UK storm forecast: Explosion in Atlantic hurricanes threaten to unleash storm hell on UK

Government forecasters have warned the next six months will see an above-average tropical cyclone activity. It predicts that from June, 18 named tropical storms, nine hurricanes and four major hurricanes will hit the North Atlantic basin.

While hurricanes never affect the UK, their remnants frequently sweep in on the jet stream bringing periods of stormy weather, and sometimes named storms.

Met Office tropical cyclone expert Julian Hemming said: “Because our hurricane outlook covers a wide region, it isn’t possible to determine the exact track and locations of these tropical cyclones and therefore it isn’t possible to determine impacts either.

“However, there is a signal in our forecast for heightened activity this season to be biased towards the western side of the basin.”

Hurricanes usually unleash most of their damaging energy across Central and Northern America.

But they can often make a hairpin turn and veer eastwards towards the UK, almost always helped along by the jet stream.

This was the case with the devastating St Jude Day storm which struck in October 2013 and killed at least 17 people.

The violent ex-tropical cyclone, on hitting Britain, unleashed winds of 120mph felling trees and toppling buildings.

Similarly, Storm Eunice wreaked havoc earlier this year, prompting the Met Office to issue a rare red wind warning for south-west Britain.

The storm, which started as an extratropical cyclone in the central Atlantic and was whipped into Britain by the jet stream.

Ex-hurricane Ophelia drove winds of 90mph across the UK in October 2017 and brought a poignant reminder of the danger of ‘hurricanes’ arriving almost 30 years to the day after the Great Storm of 1987.

In a typical Atlantic-storm pattern, Ophelia formed south-west of the Atlantic Azores Islands, but instead of first scouring the United States it headed straight for Europe.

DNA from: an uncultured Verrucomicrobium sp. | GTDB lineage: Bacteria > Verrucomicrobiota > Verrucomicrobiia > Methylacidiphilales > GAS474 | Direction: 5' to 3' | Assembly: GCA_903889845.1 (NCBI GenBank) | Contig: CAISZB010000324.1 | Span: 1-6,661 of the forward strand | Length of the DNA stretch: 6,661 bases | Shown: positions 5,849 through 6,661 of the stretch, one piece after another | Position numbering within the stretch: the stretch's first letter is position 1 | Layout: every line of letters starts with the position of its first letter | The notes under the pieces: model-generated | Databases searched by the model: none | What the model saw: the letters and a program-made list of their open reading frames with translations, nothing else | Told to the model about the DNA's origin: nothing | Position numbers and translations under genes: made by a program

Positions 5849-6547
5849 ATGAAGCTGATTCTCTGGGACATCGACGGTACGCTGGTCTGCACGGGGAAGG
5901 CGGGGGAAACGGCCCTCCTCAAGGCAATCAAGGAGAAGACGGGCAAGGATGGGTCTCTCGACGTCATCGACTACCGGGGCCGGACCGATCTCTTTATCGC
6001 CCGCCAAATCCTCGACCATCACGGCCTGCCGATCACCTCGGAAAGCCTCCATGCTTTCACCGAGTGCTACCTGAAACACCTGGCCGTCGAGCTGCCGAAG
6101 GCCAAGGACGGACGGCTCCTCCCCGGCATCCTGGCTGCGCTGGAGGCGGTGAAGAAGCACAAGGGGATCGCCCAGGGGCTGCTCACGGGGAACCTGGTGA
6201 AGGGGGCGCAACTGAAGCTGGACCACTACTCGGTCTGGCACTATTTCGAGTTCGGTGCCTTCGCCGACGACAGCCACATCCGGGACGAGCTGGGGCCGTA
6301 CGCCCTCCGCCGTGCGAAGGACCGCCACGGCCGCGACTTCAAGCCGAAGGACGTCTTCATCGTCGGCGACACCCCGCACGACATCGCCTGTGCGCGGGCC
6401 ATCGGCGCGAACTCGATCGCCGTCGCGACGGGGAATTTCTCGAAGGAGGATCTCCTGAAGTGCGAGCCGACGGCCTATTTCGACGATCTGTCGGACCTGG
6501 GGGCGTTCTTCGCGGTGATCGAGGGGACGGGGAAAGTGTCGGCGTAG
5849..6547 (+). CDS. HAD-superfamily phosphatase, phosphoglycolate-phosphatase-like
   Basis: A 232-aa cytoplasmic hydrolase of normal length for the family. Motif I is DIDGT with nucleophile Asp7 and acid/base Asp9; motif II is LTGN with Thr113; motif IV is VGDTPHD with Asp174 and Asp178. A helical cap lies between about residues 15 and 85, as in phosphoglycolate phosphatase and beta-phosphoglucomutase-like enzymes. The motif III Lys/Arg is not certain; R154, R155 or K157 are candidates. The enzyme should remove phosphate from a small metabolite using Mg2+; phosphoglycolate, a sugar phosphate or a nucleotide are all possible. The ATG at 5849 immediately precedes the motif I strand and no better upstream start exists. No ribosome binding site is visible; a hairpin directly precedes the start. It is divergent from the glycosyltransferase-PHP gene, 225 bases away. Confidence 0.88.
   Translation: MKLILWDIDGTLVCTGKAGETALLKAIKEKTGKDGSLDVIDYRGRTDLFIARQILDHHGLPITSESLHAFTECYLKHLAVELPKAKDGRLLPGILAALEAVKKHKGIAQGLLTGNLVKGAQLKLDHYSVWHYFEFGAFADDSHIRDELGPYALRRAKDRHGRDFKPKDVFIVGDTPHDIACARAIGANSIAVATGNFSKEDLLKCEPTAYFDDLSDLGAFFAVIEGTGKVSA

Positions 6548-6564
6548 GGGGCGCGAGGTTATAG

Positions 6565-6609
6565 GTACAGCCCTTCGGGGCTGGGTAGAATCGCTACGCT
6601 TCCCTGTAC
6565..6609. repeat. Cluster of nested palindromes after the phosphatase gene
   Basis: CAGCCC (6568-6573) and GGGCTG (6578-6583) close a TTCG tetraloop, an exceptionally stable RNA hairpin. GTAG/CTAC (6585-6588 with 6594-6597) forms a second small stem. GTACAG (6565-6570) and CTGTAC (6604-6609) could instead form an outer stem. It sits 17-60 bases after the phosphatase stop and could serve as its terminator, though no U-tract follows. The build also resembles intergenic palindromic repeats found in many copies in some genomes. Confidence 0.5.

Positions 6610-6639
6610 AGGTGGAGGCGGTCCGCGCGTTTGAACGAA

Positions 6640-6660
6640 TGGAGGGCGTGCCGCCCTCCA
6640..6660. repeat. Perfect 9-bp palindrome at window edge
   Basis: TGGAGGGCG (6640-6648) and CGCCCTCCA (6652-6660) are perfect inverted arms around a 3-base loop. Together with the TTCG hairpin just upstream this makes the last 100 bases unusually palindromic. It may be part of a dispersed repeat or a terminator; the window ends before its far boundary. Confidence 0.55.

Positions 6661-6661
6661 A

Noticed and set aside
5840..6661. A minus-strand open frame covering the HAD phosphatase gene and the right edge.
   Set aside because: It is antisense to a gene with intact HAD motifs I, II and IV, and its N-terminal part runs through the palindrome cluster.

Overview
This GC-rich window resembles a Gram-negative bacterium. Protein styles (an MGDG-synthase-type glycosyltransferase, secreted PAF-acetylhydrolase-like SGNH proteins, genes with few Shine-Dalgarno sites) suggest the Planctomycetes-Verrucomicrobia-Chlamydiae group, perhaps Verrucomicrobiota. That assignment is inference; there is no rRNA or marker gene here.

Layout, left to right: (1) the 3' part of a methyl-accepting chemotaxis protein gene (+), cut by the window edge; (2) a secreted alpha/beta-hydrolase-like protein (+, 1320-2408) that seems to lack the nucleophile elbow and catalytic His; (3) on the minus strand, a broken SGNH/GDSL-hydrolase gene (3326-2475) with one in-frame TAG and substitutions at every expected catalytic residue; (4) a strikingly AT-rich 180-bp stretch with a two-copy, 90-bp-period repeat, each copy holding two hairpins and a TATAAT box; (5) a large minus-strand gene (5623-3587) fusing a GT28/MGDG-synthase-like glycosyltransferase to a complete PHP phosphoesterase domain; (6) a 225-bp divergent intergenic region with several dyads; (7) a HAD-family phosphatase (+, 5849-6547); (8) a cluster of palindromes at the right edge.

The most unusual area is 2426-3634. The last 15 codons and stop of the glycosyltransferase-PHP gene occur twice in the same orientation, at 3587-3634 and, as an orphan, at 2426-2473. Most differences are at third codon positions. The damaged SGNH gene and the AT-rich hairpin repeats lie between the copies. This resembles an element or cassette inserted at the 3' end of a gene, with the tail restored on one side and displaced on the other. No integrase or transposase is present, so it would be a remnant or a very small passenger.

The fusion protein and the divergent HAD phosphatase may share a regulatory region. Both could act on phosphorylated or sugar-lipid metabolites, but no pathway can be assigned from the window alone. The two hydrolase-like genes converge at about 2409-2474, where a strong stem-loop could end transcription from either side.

In October last year, ex-hurricane Sam brought heavy rain and tropical temperatures to northern Britain, while southern England remained drier and warmer.

Remains of tropical hurricanes sometimes bring the reverse of trouble when they reach British shores.

They can waft blasts of warm air across our shores, or by drawing up high pressure, as with Hurricane Cristobal in August 2014, plunge the UK into a late summer snap.

Jim Dale, meteorologist for British Weather Services, said: “It is the energy that these systems bring, if they do make their way towards the UK, that can have the knock on effect on our weather.

“Sometimes this can result in very unsettled conditions, as has been seen with some of the named storms we have seen during the UK storm season.

“Other times they can bring warm air up to the UK and we don’t see much of an effect other than that as they have blown themselves out by the time they get here.”

Instead of storms, the remnants of tropical cyclones could dish up a run of late summer heatwaves.

Mr Dale, author of Weather Or Not? said: “If these systems move northwards towards Scandinavia and the northern part of Scandinavia, they can draw high pressure over the UK.

“It is when this happens that we see some of the biggest heatwaves.

“Tropical hurricanes can affect the UK in various ways depending on how they behave.”

In the shorter term, Britons are warned to brace for possibly stormy weather to greet the Jubilee celebrations.

Mr Dale said: “It is still uncertain, but the models seem to be veering towards two days of unsettled weather which could bring the risk of heavy downpours and thunder.

“The latter part of the holiday looks better, with more of a chance of sunshine and lighter showers.

“Unfortunately, we are not talking about a wall-to-wall scorcher. It is not looking great.”

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